01 Nov Playing with FIRE Documentary
Latest posts by Grant Sabatier (see all)
- How Much Money Can You Make Blogging? (A Lot!) - March 13, 2018
- Your First Home is a Path to Financial Independence - March 9, 2018
- How To Build A Real Estate Empire Before You’re 30 - February 28, 2018
Documenting the Financial Independence Retire Early (FIRE) movement
This past week, I had the opportunity to join some of the top financial independence bloggers in a roundtable discussion about money, life, and all the fits between. We were all in town for FinCon, the annual conference of finance bloggers and media. But we were actually brought together by an Emmy award-winning crew who are filming a documentary called Playing with FIRE, about the Financial Independence early retirement movement. The movie is going to be so legit. I can’t wait and will keep you updated as it evolves.
The documentary is set to be released in 2018 and will follow the story of Scott Rieckens (who stumbled on the FIRE movement this February after hearing Mr. Money Mustache on the Tim Ferris show) as he discovers the movement and dives deep into the principles and evolves his relationship with money and life. Since the movie doesn’t come out until 2018 and the over 2-hour conversation is likely going to be condensed down into much much smaller soundbites, I am going to do my best to distill the conversation down into 5 key themes. It was so good I wanted to share it with you.
It was hands down one of the best conversations about money I’ve ever been a part of and I literally had goosebumps during most of the discussion. We went really deep and I’ll do my best to summarize what we talked about below, after introducing you to the roundtable participants.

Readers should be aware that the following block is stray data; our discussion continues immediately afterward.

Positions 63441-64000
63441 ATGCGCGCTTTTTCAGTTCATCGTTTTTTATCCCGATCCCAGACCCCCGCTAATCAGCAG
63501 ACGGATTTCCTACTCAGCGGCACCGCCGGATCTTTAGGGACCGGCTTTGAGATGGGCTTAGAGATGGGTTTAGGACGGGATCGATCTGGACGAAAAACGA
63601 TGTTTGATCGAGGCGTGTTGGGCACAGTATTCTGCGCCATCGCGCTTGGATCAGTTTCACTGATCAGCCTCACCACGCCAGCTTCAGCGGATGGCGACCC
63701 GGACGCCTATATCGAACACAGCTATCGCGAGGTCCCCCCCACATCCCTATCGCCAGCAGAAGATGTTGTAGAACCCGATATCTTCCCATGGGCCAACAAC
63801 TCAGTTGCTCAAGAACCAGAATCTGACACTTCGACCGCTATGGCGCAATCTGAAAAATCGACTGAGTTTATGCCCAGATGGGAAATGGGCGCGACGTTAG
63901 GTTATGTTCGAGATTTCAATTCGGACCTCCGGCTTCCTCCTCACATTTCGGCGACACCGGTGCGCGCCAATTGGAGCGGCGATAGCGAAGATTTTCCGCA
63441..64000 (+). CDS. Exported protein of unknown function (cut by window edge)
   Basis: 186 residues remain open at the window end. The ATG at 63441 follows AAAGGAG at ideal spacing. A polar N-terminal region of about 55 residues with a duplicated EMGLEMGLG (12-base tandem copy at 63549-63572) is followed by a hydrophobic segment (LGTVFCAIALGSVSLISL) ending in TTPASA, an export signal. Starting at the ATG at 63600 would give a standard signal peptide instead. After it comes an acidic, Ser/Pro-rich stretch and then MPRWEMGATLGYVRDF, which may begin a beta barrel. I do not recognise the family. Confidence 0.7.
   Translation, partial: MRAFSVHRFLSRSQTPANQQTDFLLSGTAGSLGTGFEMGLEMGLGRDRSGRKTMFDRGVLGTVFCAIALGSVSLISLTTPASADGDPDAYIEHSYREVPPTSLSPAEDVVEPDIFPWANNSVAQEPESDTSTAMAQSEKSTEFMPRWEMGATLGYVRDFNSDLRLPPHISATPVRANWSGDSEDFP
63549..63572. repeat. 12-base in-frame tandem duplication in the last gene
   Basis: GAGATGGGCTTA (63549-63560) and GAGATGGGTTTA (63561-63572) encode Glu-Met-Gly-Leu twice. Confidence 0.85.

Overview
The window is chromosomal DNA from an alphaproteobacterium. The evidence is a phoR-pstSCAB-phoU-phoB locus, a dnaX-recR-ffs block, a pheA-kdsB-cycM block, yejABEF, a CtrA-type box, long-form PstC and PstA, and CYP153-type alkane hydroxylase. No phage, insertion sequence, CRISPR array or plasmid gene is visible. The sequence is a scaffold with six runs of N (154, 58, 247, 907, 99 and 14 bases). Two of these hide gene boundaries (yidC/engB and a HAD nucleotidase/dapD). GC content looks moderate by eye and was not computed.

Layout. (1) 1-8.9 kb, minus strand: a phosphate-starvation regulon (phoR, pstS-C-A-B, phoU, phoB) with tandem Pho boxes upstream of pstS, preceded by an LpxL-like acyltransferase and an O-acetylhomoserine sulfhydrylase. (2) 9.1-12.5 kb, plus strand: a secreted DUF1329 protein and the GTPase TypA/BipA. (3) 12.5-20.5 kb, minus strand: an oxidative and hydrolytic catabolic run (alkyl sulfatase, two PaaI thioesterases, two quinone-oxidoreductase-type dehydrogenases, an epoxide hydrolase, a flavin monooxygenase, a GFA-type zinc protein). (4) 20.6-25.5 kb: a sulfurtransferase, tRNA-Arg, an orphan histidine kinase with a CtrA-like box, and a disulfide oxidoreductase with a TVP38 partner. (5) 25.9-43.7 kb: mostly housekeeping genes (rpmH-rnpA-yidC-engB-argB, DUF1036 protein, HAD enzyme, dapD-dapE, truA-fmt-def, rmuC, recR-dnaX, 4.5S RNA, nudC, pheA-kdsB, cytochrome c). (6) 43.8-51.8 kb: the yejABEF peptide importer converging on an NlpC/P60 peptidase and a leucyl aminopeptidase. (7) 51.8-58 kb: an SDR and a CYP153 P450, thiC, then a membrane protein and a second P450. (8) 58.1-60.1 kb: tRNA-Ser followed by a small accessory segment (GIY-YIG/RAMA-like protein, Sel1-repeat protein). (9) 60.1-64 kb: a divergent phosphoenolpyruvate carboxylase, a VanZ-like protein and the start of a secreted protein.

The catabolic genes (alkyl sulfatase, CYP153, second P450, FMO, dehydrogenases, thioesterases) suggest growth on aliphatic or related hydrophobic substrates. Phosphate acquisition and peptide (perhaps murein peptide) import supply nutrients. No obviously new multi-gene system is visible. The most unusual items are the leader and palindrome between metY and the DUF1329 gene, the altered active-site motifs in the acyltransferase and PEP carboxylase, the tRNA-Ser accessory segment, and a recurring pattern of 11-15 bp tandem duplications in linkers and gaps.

It was humbling to be included with some of my favorite bloggers, none of whom I had met previously in person. We all write about financial independence and all have very different angles in our blogs. As you probably know, I tend to write mostly about how to make more money, whereas the other bloggers at the table each have their own angle. Here were the amazing bloggers included in the conversation.
The Roundtable FIRE Crew
J.D. Roth created and writes Get Rich Slowly which was the first personal finance blog I discovered back in college and read daily. He was actually the first blogger I ever read on any topic and he started blogging before it was called blogging (I guess it was called “web journaling”). J.D. eventually sold Get Rich Slowly and launched Money Boss, but has since bought it back and will be revamping it. I’m stoked to see what he does with it. This was the first time I’ve met J.D. and we had the opportunity to chat for about 30 minutes before the filming started about a ton of topics. It was such an honor to meet and chat with one of my all-time favorite bloggers.
Brandon created and writes Mad Fientist and has taught me a lot about both the mindset and the numbers behind early retirement. I’m a big fan. Both his blog and his podcast offer an insane amount of value and he’s the nicest, most humble guy ever. He was previously on the podcast (check out the interview below), but this was the first time meeting Brandon in person. We spent some time chatting the night before filming while out at a basketball game.
Liz who created and writes Frugalwoods is an incredible blogger and hands down the best frugality writer online. I’ve followed her story for a few years and I’ve lived vicariously through her as she moved from the big city life to a 66-acre farm in Vermont. I remember first reading about her move while I was stuck in the Houston airport. If you are looking for ways to save money or you want to live simply, then you should definitely check her out. I’m also really excited to read her book which comes out next year – she’s an incredible storyteller.
Carl who created and writes 1500 days writes so genuinely and transparently about his journey to retire early that his blog is addicting. The first time I read it, I couldn’t stop reading. We also have similar net worths, so I like tracking the growth of his investments. I first stumbled on 1500 days last year and was super excited Carl was able to retire in April of this year. He is very active in retirement and always challenging himself learning new things. During the roundtable, he shared that he’s in the best shape of his life! I also had the opportunity to meet his wife, Mindy, who is the community manager for Bigger Pockets, an awesome real estate blog and community. They are both super cool!